Reimagining the Vocational Program for Continued Student Success

The League School’s Vocational Program offers students an opportunity to gain life skills in a variety of settings. Prior to COVID, students worked at over 30 offsite locations including the Walpole library, Big Y supermarket, the Fairfield Inn, and the Vanderbilt Club. Many of the vocational programs were indoors; state rules limit the number of students allowed in a van; the culinary arts kitchen and Hawk’s Nest store were too small to allow social distancing; and the school needed to repurpose the vocational center for larger classroom space. Therefore, it was critical to find new options. Beginning in the spring, staff collaborated to develop new programs that would offer a safe environment while also promoting students’ continued development.

“We were concerned about how to meet the students’ vocational needs, which are a big part of their education,” said Amy Faraone, Coordinator of Vocational and Career Services. “Our team brainstormed to develop outside of the box ideas.”

Student work in the garden during the pandemic

A new garden was the cornerstone of reimagining the vocational program. Over 30 students work in the garden weekly – planting, weeding, and harvesting a variety of vegetables. Students pick vegetables from the garden for recipes the culinary arts teacher prepares. “Being in the garden, getting fresh air, and exercise is very beneficial for the students,” said Selena Zubrowski, Job Coach. “The experience builds self-confidence and the students love it.” In the spring, the vocational team looks forward to expanding the garden to include herbs and flowers.

Students hard at work creating steppingstones for sale this holiday season!

Other garden-related activities include the stepping stone, bluebird house, and wreath projects. Students read directions, mix cement, and paint garden stepping stones. Using a template, they hammer together bluebird houses, gaining patience and eye-hand coordination skills. The students are also collecting greens from the woods and learning about the types of different trees for the wreath project. “The students feel proud of themselves when they see their finished projects,” said Selena.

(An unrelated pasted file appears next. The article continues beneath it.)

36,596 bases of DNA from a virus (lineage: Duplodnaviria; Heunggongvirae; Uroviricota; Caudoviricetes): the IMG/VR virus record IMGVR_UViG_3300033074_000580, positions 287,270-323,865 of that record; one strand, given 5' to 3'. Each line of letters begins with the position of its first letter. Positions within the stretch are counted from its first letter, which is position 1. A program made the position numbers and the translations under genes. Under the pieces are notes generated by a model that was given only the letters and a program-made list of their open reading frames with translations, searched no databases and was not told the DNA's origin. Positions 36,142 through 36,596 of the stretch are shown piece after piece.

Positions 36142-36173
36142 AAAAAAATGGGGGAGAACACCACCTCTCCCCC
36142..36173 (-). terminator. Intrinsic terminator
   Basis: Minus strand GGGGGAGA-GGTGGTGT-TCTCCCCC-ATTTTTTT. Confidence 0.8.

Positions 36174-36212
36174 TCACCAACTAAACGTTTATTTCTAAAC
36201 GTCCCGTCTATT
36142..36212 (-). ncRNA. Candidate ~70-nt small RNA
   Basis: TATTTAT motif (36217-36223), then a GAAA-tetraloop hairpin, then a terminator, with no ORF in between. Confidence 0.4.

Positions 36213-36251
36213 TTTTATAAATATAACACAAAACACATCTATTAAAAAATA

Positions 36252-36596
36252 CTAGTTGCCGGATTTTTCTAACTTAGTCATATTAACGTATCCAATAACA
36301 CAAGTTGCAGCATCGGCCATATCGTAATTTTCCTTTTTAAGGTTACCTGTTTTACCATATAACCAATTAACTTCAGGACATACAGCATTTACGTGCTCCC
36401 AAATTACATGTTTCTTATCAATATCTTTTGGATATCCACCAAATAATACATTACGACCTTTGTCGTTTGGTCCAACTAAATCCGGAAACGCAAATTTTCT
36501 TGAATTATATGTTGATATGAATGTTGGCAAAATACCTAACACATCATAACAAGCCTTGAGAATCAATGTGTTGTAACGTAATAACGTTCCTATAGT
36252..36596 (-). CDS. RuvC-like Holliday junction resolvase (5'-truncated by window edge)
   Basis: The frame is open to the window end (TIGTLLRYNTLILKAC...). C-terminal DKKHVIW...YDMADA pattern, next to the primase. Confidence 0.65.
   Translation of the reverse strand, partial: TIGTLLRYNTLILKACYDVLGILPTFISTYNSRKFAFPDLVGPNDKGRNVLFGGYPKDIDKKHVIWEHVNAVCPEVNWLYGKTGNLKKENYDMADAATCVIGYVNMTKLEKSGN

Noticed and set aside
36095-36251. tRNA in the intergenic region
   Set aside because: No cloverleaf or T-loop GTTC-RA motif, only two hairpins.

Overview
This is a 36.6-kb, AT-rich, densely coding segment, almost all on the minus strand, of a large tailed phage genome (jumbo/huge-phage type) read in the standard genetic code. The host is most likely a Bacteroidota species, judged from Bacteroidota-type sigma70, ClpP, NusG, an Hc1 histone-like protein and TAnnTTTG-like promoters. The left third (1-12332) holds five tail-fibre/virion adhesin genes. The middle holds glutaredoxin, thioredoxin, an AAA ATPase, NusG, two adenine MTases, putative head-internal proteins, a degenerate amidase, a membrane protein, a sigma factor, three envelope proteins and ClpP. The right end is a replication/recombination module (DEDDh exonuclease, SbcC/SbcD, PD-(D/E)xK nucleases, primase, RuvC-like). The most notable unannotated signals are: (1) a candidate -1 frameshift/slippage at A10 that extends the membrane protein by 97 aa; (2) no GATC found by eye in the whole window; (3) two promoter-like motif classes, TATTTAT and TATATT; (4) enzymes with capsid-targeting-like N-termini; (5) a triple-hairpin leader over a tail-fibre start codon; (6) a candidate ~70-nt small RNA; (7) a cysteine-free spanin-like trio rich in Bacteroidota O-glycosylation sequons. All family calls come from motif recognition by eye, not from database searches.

Additional in-house vocational programs include:

  • Staffing a mobile canteen
  • Fulfilling teacher personal protective equipment orders
  • Distributing school supply orders
  • Maintaining the school vans
  • Collecting and weighing recycled plastic materials for Trex Decking Company
  • Working at two animal sanctuaries, the Audubon Society, and Rojo’s Car Wash
  • Collecting coffee grounds from Starbuck’s for garden compost
  • Picking up and delivering breakfast and lunch from Walpole High School

In addition to in-house programs, outdoor community programs round out the suite of options:

The students gain many skills through the vocational program – social, counting, identification, patience, responsibility, and attention-to-detail. Students as young as 12 are eligible to take part if they and their parents feel comfortable. At age 16, they can intern and earn an hourly salary. Almost 50 students participate in one or more of the programs. Amy Faraone meets one-on-one with vocational students to reinforce the skills they’ve gained in the program and help them prepare for post-graduation employment.

“One of our top priorities was to make sure students progress in their vocational skills,” said Amy. “We want to mirror or complement the skills they were getting in the community so that when our students are able to go back to the community, they will be able to do so seamlessly.”

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Tim McCabe, Director of Development.

Tim McCabe

Tim McCabe is the Director of Development for League School of Greater Boston.